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Where to start with Linda Grant

Where to start with Linda Grant

Where to start with Linda Grant

Let us introduce you to the work of Linda Grant – a unique, award-winning author whose books are compelling, deeply moving and full of furious energy.

A Fellow of the Royal Society of Literature, Linda Grant won the Orange Prize for Fiction in 2000, the Lettre Ulysses Prize for Literary Reportage in 2006 and holds honorary doctorates from the University of York and Liverpool John Moores University. The Clothes on Their Backs was shortlisted for the Man Booker Prize in 2008 and went on to win the South Bank Show Award; The Dark Circle was shortlisted for the 2017 Women’s Prize for Fiction; A Stranger City won the 2020 Wingate Literary Prize and The Story of the Forest was longlisted for the 2023 Wingate Literary Prize and shortlisted for the Orwell Prize for Political Fiction 2023.

‘Whether the scene is Liverpool in the Blitz, a potato-chip factory in the prairies or a seedy hotel room in Hanoi, the writing is immediate . . . Grant approaches each character with insight and a tart sympathy’ Hilary Mantel, Literary Review

‘Grant is so good at conjuring up atmosphere and writes with earthy vivacity’ Anthony Gardner, Mail on Sunday

‘One of our best modern authors . . . I’ve never been able to stop reading any of her work once I’ve started’ Peter Hitchens, Mail on Sunday

‘Grant is so accomplished a novelist of recent social history . . . tender and touching’ Suzi Feay, Literary Review


With Linda Grant

In 2020, Linda Grant joined us for an episode of OurShelves. In the episode Lucy and Linda discuss Barbara Pym, Mrs. America and the importance of recalling our failures as well as our successes. Click here to listen.



If you are new to Grant’s work, here is a guide to the ten books Virago publish.


Still Here

Still Here

First published in 2002, Still Here is a magnificent novel set in Liverpool about immigration, emigration, a family quest for an old inheritance and a love affair.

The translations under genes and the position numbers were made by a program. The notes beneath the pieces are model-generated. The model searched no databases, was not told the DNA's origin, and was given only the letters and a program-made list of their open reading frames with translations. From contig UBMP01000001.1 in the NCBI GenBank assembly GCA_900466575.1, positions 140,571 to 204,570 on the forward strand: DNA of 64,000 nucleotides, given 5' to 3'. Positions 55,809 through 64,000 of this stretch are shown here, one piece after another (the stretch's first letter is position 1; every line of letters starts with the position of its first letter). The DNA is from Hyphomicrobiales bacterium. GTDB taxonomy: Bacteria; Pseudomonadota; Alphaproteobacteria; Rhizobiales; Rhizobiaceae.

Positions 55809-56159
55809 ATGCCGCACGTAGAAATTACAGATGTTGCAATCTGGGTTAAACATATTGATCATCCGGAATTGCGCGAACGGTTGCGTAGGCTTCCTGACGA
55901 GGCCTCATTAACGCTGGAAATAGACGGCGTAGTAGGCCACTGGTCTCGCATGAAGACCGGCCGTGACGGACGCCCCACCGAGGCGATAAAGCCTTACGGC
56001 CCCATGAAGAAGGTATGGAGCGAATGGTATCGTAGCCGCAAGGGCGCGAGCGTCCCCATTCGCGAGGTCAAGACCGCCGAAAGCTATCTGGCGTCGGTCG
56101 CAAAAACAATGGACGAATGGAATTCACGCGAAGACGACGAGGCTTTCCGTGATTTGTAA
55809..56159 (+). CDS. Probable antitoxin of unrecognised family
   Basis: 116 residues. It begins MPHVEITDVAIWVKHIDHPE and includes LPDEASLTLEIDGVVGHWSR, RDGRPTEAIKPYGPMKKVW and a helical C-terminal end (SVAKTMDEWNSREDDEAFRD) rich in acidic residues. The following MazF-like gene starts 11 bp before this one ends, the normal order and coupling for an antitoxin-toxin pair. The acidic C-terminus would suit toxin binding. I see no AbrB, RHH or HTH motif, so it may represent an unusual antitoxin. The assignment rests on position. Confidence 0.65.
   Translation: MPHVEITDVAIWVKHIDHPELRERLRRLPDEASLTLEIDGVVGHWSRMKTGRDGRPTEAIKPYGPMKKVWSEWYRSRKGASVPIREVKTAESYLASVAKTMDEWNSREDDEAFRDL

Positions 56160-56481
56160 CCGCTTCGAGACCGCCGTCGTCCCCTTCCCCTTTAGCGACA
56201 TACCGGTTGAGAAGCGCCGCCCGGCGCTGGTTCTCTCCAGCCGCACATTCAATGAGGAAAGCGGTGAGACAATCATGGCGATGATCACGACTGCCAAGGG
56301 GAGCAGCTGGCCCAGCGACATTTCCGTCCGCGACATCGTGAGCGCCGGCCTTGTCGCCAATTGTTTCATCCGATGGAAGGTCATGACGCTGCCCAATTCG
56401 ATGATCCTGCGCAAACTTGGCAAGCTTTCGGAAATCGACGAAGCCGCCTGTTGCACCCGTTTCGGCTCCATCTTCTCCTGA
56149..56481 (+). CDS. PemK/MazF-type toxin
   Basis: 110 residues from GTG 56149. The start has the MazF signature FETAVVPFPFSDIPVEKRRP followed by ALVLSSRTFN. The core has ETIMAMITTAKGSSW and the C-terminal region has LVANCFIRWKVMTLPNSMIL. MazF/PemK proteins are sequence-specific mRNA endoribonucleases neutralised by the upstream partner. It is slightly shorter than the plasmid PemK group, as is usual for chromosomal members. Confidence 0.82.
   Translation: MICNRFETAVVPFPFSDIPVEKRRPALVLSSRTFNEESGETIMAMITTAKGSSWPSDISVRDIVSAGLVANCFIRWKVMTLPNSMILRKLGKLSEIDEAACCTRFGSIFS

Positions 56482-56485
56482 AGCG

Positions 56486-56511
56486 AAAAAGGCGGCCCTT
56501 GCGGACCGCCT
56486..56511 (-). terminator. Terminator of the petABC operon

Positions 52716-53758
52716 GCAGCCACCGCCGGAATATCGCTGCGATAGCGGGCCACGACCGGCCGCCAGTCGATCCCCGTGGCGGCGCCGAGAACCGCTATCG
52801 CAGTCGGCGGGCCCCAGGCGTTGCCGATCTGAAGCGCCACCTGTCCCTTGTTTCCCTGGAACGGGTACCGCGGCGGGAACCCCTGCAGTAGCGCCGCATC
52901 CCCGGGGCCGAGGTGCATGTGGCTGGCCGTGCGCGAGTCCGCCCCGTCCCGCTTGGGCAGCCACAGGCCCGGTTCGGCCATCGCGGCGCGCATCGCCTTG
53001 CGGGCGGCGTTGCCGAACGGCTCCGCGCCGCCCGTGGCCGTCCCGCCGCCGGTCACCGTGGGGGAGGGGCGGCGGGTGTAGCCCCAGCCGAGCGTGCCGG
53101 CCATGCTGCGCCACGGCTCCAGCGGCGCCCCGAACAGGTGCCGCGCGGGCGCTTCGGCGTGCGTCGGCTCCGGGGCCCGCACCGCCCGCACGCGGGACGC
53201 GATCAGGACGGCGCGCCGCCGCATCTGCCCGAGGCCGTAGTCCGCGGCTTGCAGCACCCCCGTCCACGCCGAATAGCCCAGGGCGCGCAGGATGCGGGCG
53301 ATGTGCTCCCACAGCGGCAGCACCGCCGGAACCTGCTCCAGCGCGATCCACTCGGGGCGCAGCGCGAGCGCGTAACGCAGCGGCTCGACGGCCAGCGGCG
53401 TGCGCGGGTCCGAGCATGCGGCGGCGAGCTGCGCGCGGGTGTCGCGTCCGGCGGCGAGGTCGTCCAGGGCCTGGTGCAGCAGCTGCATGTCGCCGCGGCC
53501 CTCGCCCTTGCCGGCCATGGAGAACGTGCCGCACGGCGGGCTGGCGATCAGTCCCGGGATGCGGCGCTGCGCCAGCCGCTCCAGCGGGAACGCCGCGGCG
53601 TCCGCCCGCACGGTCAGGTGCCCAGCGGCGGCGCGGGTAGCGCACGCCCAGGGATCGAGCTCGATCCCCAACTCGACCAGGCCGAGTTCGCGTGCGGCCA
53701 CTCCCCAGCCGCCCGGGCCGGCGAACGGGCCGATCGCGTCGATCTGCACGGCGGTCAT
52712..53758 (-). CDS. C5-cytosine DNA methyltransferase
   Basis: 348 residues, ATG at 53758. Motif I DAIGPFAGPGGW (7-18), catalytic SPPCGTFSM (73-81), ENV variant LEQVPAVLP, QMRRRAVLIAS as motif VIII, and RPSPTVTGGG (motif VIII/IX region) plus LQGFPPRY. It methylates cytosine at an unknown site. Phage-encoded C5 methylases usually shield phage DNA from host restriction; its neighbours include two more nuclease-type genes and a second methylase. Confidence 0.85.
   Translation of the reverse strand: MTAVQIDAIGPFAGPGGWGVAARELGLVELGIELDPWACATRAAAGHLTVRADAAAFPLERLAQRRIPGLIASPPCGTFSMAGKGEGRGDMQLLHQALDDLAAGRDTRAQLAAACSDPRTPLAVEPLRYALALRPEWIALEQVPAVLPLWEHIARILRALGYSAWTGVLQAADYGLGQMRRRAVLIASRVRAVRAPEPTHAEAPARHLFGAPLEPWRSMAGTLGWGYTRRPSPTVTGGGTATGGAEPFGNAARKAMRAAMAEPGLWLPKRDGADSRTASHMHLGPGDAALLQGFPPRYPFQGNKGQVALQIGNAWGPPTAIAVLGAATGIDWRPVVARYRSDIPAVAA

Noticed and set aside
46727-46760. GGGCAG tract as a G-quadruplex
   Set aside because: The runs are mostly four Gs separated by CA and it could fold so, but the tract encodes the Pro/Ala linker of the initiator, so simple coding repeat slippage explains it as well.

‘Grant’s prose is blunt, honest, yet often beautiful and bitingly funny. Equally comfortable discussing concepts of justice and grooming routine, the voices Grant creates are striking and authentic. Her characters are irascible, witty, fierce, and full of the contradictions and blind spots that make them wholly human. This is a compelling and satisfying novel’ Rachel Seiffert

Alix, arrogant, middle-aged and angry, comes home to the derelict port of Liverpool as her mother lies dying. Irritably resigned to living alone for the rest of her life, she suddenly finds herself erotically attracted to a stranger. Joseph is an American architect who has come to the city to build a hotel. Refusing to accept that his wife has left him or the trauma of a war he once fought in, the question is whether these survivors of the battles of the seventies are meant for each other or not. And what happened to a factory in Dresden which long ago made the perfect face cream . . .


The Clothes on their Backs

The Clothes on Their Backs

First published in 2008, The Clothes on Their Backs was shortlisted for the Man Booker Prize and went on to win the Orange Prize in the same year.

‘A vivid, enjoyable and consistently unexpected novel’ Daily Telegraph

In a red brick mansion block off the Marylebone Road, Vivien, a sensitive, bookish girl, grows up sealed off from both past and present by her timid refugee parents. Then one morning, a glamorous uncle appears, dressed in a mohair suit with a diamond watch on his wrist and a girl in a leopard-skin hat on his arm. Why is Uncle Sándor so violently unwelcome in her parents’ home?

This is a novel about survival – both banal and heroic – and a young woman who discovers the complications, even betrayals, that inevitably accompany the fierce desire to live.